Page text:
Ukraine is Going Somewhere, But Where? - The American Spectator | USA News and Politics
Ukraine is Going Somewhere, But Where?

Ukrainian separatists have withdrawn from a number of their strongholds in recent days, retreating to, and fortifying, the regional capital of Donetsk and a few other cities, in what is being described as a tactical decision. After Ukrainian President Petro Poroshenko gave up on a cease-fire with the pro-Russian rebels, a Ukrainian offensive, facilitated by an apparently revamped military and American aid, has effectively cornered the separatists in what has been called the People’s Republic of Donetsk.

As the Ukrainian government has bound itself more closely to the EU and Western powers, Russia and President Vladimir Putin have eased off explicit support of the separatist movement, leaving the rebels out in the cold. Although initially armed with Russian materials, made up of many Russian volunteers, and led by Russian military intelligence officer Igor Girkin, the pro-Russian revolutionaries have resigned themselves to a defensive slog against Ukrainian forces if Russia does not take direct military action. The Wall Street Journal reports that Fedor Berezin, a science fiction novelist turned rebel deputy defense minister, said of Moscow’s aloofness, “I’m very disappointed. That means it will be a long and bloody war until we all die valiantly on the barricades.” The Russian Emergencies Ministry does claim to be operating 297 “temporary accommodation centers” housing more than 18,600 refugees in Crimea and the Russian Rostov region. Meanwhile the Ukrainian military is attempting to return recaptured territory to a state of normalcy with the administration of relief packages.

Despite recent advances by Ukrainian forces, the military’s position in the contended regions is still precarious. While they have the numerical and material advantage, they would have little chance against a Russian invasion of any significance. For now that event seems unlikely, as Putin has ignored mounting demands for action and asked the Russian Parliament to revoke the resolution giving his military the right to intervene in Ukraine. State media, however, is still unabashedly sympathetic to the pro-Russian separatist movement, and, like the rebels, considers the government in Kiev little more than a Western puppet. But, as the separatists buckle down for siege, the urban warfare that retaking Donetsk and uprooting the rebellion movement will require awards them the advantage. If the rebels commit to fighting to the last man and continue to make the kind of tactical decisions that led them to apparently blow up bridges leading to Donetsk, then they can make this fight very costly for Kiev.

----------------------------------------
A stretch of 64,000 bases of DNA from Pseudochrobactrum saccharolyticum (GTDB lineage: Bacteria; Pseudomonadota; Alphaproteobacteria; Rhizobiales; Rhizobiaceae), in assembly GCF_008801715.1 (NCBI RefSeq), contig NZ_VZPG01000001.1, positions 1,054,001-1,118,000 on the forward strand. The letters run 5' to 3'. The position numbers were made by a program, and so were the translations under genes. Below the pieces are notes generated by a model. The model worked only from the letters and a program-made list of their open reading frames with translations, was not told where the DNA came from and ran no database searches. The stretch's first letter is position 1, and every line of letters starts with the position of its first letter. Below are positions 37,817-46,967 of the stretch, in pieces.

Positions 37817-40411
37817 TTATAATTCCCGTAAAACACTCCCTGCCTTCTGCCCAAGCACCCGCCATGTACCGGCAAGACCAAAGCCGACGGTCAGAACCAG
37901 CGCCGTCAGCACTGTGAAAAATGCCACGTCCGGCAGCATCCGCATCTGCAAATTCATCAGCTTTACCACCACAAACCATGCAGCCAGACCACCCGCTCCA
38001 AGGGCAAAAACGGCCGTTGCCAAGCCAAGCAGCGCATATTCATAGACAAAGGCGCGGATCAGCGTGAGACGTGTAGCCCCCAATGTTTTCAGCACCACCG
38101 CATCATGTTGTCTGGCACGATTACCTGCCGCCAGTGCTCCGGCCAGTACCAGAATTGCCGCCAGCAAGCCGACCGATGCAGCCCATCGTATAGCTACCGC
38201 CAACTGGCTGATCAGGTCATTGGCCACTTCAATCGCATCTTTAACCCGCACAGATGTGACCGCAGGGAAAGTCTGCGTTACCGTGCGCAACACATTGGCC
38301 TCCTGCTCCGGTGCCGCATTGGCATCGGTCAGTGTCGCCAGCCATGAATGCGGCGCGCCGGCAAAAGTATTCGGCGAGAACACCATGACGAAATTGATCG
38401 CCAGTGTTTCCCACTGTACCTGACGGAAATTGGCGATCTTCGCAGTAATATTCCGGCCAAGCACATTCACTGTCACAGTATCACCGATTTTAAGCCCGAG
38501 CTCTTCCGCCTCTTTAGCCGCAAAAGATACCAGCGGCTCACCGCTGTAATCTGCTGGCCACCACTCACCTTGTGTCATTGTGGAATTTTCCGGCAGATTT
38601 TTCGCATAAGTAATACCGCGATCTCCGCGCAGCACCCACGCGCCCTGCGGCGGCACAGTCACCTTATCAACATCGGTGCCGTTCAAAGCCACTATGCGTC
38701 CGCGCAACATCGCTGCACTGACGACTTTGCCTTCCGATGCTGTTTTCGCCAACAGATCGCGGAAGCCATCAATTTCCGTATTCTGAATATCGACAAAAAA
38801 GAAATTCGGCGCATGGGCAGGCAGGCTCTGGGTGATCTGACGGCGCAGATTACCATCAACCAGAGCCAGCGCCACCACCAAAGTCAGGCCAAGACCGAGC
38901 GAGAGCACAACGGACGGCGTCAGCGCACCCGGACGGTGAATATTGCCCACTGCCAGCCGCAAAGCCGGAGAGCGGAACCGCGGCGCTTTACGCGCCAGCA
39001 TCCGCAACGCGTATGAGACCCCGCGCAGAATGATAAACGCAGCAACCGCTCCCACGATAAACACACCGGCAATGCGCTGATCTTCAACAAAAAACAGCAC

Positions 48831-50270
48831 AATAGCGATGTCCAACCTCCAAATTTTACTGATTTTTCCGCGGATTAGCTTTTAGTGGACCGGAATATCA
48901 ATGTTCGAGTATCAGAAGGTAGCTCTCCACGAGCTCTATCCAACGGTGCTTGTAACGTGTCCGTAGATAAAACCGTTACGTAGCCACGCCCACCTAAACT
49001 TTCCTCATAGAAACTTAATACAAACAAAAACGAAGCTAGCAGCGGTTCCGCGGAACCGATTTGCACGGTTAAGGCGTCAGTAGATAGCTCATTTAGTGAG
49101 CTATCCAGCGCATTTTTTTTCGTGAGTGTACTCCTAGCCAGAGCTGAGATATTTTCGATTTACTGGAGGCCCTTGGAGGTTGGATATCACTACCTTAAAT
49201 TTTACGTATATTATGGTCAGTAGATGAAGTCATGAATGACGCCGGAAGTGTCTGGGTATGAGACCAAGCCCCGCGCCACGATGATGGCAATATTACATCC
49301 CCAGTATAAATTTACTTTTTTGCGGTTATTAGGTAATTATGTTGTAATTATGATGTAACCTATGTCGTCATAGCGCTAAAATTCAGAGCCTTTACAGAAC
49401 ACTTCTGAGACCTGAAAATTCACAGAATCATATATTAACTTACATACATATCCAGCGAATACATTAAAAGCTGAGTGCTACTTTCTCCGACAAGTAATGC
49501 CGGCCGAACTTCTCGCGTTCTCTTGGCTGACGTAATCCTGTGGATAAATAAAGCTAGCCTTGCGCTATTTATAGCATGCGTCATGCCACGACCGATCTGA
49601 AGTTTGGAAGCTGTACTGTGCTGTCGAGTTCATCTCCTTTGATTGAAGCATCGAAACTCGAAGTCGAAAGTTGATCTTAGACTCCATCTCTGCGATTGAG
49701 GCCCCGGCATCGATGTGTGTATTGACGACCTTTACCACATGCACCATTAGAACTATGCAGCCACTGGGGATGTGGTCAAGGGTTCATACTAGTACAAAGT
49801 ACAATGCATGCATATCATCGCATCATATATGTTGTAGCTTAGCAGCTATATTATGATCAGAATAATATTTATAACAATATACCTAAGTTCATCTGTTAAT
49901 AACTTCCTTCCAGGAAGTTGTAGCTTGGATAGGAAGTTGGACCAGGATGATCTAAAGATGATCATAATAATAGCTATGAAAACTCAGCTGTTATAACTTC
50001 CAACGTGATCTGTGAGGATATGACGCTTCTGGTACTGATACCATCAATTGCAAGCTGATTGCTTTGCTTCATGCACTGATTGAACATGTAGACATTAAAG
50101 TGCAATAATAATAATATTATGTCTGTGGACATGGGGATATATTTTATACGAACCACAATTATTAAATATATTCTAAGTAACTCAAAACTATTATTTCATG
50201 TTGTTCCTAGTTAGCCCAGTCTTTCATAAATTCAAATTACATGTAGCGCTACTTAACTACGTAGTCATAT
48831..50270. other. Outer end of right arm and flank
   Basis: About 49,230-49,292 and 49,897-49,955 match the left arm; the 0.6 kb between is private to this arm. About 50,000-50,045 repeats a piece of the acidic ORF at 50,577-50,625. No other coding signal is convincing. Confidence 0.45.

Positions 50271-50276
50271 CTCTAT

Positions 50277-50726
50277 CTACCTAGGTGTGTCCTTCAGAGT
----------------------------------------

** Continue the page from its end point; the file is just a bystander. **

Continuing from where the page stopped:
Russia’s early support of the separatist movement in Ukraine following its own annexation of Crimea led many, including myself, to view the conflict as a proxy war between East and West, as EU and NATO interests were brought to bear and Eastern Europe became more sharply divided between the European and Eurasian economic unions. Putin’s recent detachment from the situation is troubling, not only for the rebels, but also for those attempting to read the region’s trajectory. With all quiet on the Eastern front, some are saying Putin has blinked under the threat of sanctions and this silence signals a real de-escalation by Russia. An opinion piece in the Moscow Times says that Putin and Poroshenko should both take the opportunity to save face and broker peace along current territorial holdings, and expects further action to result in either loss of perceived strength or war. Poroshenko’s rhetoric makes that seem unlikely, but then again, only a couple of weeks ago the same could have been said of Putin’s.

Both men have goals. Poroshenko’s are localized and consumed with retaining what territorial integrity is possible post-Crimea’s annexation. Putin plays a larger game, though his Eurasian Union experiment is not proving the resounding success he may have hoped it would be. Who knows what his attempts to change his public persona to a peaceful and non-interventionist figure mean? He even sent President Obama Independence Day greetings. It’s clear Putin’s Russia still desires to be a global power player and that the balance of power in Ukraine remains precarious. 

Sign up to receive our latest updates! Register

By submitting this form, you are consenting to receive marketing emails from: The American Spectator, 122 S Royal Street, Alexandria, VA, 22314, You can revoke your consent to receive emails at any time by using the SafeUnsubscribe® link, found at the bottom of every email. Emails are serviced by Constant Contact

Be a Free Market Loving Patriot. Subscribe Today!